The UN Security Council has whacked crippling new sanctions on North Korea to force it to negotiate over its nuclear and weapons programs.
But it came only after days of diplomatic horse-trading, in which Washington caved to demands by Beijing and Moscow that even harsher American terms be defanged.
The deal between the three powers ensured that neither the Chinese nor the Russians exercised their Security Council veto, which would have derailed what became a unanimous resolution in the aftermath of Pyongyang’s sixth and most powerful nuclear device test on September 3.
More importantly, Monday evening’s vote revealed the power that China and Russia hold as the globe confronts the North Korea crisis, which on the one hand, they see more as Washington’s problem; while on the other, they see US prescriptions to resolve the crisis as more of a problem for them.
These latest sanctions tighten the UN tourniquet on the regime and its economy, particularly a new ban on its imports of natural gas and condensate; and its exports of textiles, which last year earned more than $US700 million ($874 million).
Combined with the impact of pre-existing sanctions on North Korean exports of coal, iron ore and seafood, the US claims that more than 90 per cent of the North’s exports are now under sanction.
US Ambassador to the UN Nikki Haley wanted a total oil embargo – but Monday’s resolution caps the North’s oil imports at 8.5 million barrels a year, a cut of 10 per cent to 30 per cent depending on how the math is done.
The resolution freezes the assets of several regime entities and travel by their officials – but not the assets of, or travel by the country’s leader Kim Jong-un, as had been stipulated by the US.
And while the resolution calls for the inspection of ships to and from North Korea, Washington dropped its early call for the use of military force if needed to execute any ship searches.
Tucks cross the friendship bridge connecting Dandong in China and Sinuiju in North Korea. Photo: AP
Also the resolution flagged, but did not implement a ban on renewing the contracts of close to 100,000 North Korean guest workers, most of whom work in Russia’s far east, and who repatriate salaries worth an estimated $US500 million a year.
And perhaps some of the sanctions are moot – there are reports that as sanctions have kicked in there’s been a matching spike in oil smuggling between Russia and North Korea; and the British-based International Institute for Strategic Studies argues that Pyongyang can substitute liquidised coal for oil.
The United Nations Security Council votes to pass a new sanctions resolution against North Korea. Photo: AP
Going into Monday’s security council meeting, French UN Ambassador Francois Delattre declared: “The stronger the sanctions we impose on North Korea, the stronger our hand in promoting a political solution – by definition, this is a compromise in order to get everyone on board”.
Attributing the deal to the relationship between President Donald Trump and his Chinese counterpart Xi Jinping, Haley hailed the decision as a demonstration of global unity against Pyongyang.
A Hyunmoo II ballistic missile is fired during an exercise at an undisclosed location in South Korea part of a live-fire exercise simulating an attack on North Korea’s nuclear test site. Photo: AP
But just as Washington had toned down its sanctions demands, Haley also had toned down her rhetoric – last week, she insisted that the North was “begging for war” but on Monday she allowed Pyongyang time to take a new tack.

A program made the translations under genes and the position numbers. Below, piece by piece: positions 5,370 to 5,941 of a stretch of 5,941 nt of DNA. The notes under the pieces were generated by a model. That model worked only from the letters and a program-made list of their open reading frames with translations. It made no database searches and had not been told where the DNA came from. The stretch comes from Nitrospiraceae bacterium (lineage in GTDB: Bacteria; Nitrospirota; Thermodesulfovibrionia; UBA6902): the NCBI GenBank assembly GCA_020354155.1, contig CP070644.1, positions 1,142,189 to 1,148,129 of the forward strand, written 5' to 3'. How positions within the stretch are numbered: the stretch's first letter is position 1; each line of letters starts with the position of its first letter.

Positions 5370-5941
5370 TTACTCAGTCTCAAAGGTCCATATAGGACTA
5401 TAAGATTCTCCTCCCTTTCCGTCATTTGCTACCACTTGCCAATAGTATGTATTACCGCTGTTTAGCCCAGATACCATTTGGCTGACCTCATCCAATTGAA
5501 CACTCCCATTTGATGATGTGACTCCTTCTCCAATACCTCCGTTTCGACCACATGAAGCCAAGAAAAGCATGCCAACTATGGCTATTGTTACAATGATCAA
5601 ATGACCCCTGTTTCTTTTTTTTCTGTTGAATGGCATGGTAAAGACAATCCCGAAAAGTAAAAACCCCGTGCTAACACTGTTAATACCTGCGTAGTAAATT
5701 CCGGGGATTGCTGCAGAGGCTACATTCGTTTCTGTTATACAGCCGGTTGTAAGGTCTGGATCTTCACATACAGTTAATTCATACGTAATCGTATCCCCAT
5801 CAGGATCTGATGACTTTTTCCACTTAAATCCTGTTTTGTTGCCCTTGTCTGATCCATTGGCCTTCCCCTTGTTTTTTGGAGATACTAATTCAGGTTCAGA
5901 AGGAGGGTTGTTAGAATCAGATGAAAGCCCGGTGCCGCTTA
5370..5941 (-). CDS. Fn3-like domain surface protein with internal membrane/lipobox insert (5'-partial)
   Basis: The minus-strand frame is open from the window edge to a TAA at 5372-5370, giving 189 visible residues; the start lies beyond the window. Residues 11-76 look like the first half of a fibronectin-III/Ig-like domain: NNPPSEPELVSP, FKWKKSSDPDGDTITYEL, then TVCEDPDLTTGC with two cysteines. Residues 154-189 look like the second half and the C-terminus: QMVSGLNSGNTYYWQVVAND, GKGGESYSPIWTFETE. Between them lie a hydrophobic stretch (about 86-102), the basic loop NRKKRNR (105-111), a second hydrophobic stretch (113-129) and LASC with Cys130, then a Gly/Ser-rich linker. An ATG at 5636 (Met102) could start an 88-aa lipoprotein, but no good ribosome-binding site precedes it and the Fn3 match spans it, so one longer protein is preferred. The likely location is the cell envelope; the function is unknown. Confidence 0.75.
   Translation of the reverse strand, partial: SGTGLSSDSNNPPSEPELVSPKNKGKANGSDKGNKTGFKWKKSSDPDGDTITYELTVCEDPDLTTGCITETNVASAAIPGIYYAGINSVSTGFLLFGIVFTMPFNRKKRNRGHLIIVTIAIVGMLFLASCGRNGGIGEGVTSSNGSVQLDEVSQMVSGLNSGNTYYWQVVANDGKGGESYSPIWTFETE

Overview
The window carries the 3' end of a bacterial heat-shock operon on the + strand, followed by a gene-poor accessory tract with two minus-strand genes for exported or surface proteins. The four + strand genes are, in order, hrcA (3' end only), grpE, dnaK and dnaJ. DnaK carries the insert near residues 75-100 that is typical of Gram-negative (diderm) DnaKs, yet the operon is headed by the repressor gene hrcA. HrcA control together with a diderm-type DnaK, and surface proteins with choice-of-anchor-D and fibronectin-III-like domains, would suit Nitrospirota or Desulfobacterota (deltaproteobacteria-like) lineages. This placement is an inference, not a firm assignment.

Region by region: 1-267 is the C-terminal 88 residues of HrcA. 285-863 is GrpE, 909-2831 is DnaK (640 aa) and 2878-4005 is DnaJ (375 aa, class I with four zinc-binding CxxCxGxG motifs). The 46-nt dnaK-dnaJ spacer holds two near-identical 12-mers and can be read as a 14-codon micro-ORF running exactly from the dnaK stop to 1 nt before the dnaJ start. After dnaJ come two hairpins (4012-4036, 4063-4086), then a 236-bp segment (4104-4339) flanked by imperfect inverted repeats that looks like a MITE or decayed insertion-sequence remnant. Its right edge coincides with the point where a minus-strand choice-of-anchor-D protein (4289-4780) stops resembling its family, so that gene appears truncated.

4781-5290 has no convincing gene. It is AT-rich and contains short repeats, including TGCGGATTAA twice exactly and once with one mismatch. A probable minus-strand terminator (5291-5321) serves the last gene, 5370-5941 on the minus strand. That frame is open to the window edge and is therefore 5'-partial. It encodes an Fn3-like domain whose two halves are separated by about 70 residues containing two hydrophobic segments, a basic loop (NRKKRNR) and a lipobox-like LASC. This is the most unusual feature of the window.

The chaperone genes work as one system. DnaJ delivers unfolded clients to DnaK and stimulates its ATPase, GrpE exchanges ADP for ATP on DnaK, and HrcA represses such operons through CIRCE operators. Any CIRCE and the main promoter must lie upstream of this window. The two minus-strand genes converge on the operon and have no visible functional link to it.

“If it agrees to stop its nuclear program it can reclaim its future; if it proves it can live in peace, the world will live in peace with it,” she told the council meeting.
China worries that a total oil embargo would lead to collapse in the North. And maybe it did the US a favour by holding its position – British diplomats warned ahead of the vote that cutting all oil deliveries to the North as winter approaches would have resulted in Pyongyang holding up pictures of freezing children and charging that the West was the architect of a new genocide.
When it comes to North Korea, China and Russia have much more in common with each other, than with the US. Neither wants a regime on its doorstep to collapse; neither wants a reunified Korean peninsula, which inevitable would be under US patronage; and neither wants American anti-missile defence systems, such as the recently deployed THAAD systems, in their backyard.
To that extent, some analysts argue that Trump’s erratic policy pronouncements on North Korea are making Beijing and Moscow even closer allies and presenting them with an opportunity to undercut the US on the global stage. Just as Moscow sees Ukraine as a buffer between it and Europe; Beijing sees the North as a buffer between it and Washington-allied South Korea.
Both Beijing and Moscow are urging a mutual freeze on the peninsula – Pyongyang to halt its nuclear program in return for the US and Seoul freezing their joint military exercises, which the North sees as a threat.
Washington balks at being so frozen out. But for all Trump’s belligerence, Secretary of State Rex Tillerson and others in the Trump administration are committed to negotiations, a possible framework for which emerged in weekend comments by German Chancellor Angela Merkel.
As a participant in the Obama era deal by which Iran agreed to restrain its nuclear program in return for a lifting of global sanctions, Merkel said in a Sunday interview:
“If our participation in talks is wanted, I will say yes immediately…I could also imagine such a format to settle the North Korea conflict.”
Never mind that Trump is so critical of the Iran deal. Looking at all the layers of Washington’s North Korea strategy – sanctions, military threats, covert action and sanctions on Chinese and other companies that trade with Pyongyang – some analysts see the contours of an Iran-like process emerging.
By Paul McGeough
Sydney Morning Herald